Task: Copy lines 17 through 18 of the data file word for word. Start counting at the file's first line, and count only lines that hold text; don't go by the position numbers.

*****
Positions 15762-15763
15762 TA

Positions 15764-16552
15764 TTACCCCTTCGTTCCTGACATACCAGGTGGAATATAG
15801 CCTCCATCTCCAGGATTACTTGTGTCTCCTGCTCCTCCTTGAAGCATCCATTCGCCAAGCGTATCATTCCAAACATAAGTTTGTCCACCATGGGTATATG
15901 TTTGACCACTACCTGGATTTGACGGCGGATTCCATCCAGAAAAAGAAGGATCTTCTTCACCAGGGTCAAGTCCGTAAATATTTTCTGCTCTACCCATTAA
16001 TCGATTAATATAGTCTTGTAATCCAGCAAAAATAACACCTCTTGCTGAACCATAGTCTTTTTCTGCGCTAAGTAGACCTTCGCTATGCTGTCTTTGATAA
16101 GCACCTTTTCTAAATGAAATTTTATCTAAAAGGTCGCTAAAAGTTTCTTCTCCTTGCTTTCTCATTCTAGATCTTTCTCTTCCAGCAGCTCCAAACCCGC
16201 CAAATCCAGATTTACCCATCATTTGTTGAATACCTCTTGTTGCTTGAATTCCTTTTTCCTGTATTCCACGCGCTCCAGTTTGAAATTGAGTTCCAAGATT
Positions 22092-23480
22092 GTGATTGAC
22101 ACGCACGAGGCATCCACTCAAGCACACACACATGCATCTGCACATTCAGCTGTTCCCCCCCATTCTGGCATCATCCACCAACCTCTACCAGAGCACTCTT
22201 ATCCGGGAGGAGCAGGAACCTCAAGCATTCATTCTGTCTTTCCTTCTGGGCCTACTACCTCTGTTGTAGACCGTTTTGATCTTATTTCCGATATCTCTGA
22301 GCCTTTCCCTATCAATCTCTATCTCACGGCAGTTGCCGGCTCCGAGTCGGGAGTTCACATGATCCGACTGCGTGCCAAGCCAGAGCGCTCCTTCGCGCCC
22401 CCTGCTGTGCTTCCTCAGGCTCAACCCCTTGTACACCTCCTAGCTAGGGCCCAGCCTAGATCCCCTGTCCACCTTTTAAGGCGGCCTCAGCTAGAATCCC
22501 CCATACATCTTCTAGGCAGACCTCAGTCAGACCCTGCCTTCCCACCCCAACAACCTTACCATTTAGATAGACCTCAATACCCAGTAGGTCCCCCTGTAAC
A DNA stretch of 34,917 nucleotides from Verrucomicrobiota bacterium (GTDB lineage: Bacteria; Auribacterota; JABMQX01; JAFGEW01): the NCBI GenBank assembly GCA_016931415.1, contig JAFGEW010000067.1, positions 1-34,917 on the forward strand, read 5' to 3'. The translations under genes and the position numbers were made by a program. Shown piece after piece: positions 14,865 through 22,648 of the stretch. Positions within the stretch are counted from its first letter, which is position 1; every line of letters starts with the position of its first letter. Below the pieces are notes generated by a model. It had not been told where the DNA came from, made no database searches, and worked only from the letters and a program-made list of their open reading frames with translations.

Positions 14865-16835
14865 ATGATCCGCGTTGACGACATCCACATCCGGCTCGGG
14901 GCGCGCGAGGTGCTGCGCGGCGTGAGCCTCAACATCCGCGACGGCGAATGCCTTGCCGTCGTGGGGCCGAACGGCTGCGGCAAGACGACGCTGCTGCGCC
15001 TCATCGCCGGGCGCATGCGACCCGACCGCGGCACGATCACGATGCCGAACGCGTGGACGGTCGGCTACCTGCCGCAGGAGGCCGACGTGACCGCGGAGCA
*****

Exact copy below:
A DNA stretch of 34,917 nucleotides from Verrucomicrobiota bacterium (GTDB lineage: Bacteria; Auribacterota; JABMQX01; JAFGEW01): the NCBI GenBank assembly GCA_016931415.1, contig JAFGEW010000067.1, positions 1-34,917 on the forward strand, read 5' to 3'. The translations under genes and the position numbers were made by a program. Shown piece after piece: positions 14,865 through 22,648 of the stretch. Positions within the stretch are counted from its first letter, which is position 1; every line of letters starts with the position of its first letter. Below the pieces are notes generated by a model. It had not been told where the DNA came from, made no database searches, and worked only from the letters and a program-made list of their open reading frames with translations.

Positions 14865-16835